Brown is a Franklin native who took over the director role two years ago. Like many, work and later family, took her away from the area after she fi nished college. However, she found her way back to West Virginia just under six years ago.

“In a lot of ways I feel like I have lived different lifetimes,” Brown said. “I had a sales career, stayed home and raised our children and then I came back to West Virginia. Then, for the career that I had at that point, I just didn’t have 10 hours a week to commute. This was prior to Covid. So I worked on getting my master’s degree in education with plans to teach. While I was doing that, I was also the chamber of commerce and CVB [convention and visitors burea] director and I was also a member of the EDA board. So, I ended up teaching for two years and then this opportunity became available, so I applied.”

Brown said while she worked in Pendleton County, she also worked closely with Grant County’s EDA.

“There are a lot of similarities with Grant and Pendleton, even more so than other surrounding areas I think,” Brown said. “Obviously we are small business oriented, just like most of West Virginia, but with here, I think it is even moreso. Tourism wise, both areas have such wonderful assets, then we are also both very agriculture based.”

A Virginia woman is facing charges in Grant County for breaking and entering, lying to an officer and being in possession of multiple drugs.

Tori Lynn Crowell, 28, of 4652 Prather Pl., Woodbridge, Va., was charged with breaking and entering, obstructing an officer, possession of heroin, possession of cocaine and possession of Oxycodone after she was reported, by two separate 911 calls, to have been illegally entering a residence in Maysville.

According to the police report on the incident, on April 28 at approximately 7 p.m. a deputy with the Grant County Sheriff’s Department responded to a call of a woman wearing a pink hoodie and black leggings attempting to enter a locked residence.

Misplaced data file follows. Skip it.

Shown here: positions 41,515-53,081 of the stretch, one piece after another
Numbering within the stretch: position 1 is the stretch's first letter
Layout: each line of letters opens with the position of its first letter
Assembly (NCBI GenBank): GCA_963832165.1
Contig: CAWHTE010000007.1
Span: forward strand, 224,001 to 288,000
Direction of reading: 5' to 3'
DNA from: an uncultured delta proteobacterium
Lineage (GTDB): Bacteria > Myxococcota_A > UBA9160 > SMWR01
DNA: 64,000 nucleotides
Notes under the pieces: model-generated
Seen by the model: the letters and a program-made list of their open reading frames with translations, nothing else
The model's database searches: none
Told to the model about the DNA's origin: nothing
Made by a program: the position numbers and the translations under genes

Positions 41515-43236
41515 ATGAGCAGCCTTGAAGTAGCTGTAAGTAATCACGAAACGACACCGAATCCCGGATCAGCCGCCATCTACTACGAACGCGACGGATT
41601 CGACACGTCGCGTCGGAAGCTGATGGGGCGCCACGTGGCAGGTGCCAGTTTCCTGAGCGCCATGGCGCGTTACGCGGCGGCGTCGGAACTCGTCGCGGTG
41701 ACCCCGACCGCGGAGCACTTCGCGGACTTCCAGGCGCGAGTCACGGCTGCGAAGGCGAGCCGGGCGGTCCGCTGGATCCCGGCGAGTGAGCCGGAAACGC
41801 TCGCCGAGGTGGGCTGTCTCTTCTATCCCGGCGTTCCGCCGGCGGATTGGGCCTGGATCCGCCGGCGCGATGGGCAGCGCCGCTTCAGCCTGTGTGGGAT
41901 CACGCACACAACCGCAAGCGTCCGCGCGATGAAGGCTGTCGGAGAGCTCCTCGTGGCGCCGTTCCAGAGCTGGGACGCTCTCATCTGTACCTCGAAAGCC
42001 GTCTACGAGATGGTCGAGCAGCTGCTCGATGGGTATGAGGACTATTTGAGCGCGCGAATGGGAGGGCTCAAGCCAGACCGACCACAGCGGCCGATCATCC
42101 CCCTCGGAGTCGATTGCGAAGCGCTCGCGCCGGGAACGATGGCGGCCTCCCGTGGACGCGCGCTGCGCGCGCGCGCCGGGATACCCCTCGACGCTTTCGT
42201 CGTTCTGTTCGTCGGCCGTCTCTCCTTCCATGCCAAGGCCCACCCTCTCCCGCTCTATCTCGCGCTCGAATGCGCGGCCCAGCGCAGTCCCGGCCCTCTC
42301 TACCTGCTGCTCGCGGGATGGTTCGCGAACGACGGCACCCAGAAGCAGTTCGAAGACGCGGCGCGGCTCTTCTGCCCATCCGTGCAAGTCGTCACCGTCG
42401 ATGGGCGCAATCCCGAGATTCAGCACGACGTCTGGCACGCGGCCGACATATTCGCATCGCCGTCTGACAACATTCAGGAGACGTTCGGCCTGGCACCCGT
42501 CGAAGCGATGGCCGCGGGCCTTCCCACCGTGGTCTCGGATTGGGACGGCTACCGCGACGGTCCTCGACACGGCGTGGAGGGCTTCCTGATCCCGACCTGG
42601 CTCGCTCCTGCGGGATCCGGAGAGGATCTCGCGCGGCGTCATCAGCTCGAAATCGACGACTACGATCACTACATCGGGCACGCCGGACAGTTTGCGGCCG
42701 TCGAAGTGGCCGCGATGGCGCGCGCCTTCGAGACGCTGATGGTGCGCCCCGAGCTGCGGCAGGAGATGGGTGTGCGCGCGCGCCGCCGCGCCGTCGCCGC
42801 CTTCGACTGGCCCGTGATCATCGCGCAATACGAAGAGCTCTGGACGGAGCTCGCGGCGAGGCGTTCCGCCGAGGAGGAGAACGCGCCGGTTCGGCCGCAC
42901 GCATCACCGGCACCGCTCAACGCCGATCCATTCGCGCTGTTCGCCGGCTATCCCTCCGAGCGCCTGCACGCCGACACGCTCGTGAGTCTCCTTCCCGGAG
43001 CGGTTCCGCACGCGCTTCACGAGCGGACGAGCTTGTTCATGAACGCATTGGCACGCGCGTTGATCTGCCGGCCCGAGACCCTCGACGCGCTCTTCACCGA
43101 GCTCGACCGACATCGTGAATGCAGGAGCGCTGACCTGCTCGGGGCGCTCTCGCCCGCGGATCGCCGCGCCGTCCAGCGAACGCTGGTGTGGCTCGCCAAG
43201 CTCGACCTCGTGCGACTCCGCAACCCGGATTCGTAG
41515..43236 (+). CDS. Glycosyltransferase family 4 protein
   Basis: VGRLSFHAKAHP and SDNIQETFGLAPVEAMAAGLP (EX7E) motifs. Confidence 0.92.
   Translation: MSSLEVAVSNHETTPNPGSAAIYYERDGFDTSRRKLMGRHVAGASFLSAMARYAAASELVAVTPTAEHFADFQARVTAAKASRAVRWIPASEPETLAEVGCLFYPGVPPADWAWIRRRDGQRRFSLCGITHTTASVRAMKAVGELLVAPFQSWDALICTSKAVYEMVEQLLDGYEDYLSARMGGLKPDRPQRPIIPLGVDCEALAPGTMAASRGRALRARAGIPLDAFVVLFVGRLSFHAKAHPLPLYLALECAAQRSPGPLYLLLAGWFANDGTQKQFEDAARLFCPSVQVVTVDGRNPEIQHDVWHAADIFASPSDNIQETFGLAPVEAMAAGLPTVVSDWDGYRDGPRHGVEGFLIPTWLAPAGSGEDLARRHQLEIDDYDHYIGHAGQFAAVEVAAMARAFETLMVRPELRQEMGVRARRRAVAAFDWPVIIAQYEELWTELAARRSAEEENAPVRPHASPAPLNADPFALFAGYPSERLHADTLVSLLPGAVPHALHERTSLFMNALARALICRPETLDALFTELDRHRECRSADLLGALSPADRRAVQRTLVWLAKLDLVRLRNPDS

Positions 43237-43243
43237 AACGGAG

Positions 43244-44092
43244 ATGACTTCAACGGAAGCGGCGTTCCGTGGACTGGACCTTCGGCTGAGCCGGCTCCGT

When the deputy arrived, the woman was standing besides several bags of luggage that she claimed belonged to her. The woman told the officer “all she was trying to do was get her things.”

The officer asked for her identification, which she said she did not have on her, and instead told him her name was “Manual Toumadi” with a birth date of Sept. 7, 1996. The name of the suspect was later confirmed to be Cromwell and she allegedly confessed to the officer that she had provided a false name.

It was then confirmed Cromwell had active warrants in Virginia.

When speaking with the first reporter who called 911, they said that Cromwell had lived in the residence a few months before. Then, on April 28 she contacted the homeowner and said she had belongings she wished to retrieve from the residence. The owner explained that they were out of town working and were not at the residence to allow her entry. Cromwell said “she had to get her things today.” The owner declined, telling her that the doors were locked and that she was not permitted to be on the property. The owner then asked a nearby neighbor to keep an eye on the residence while the owner was away.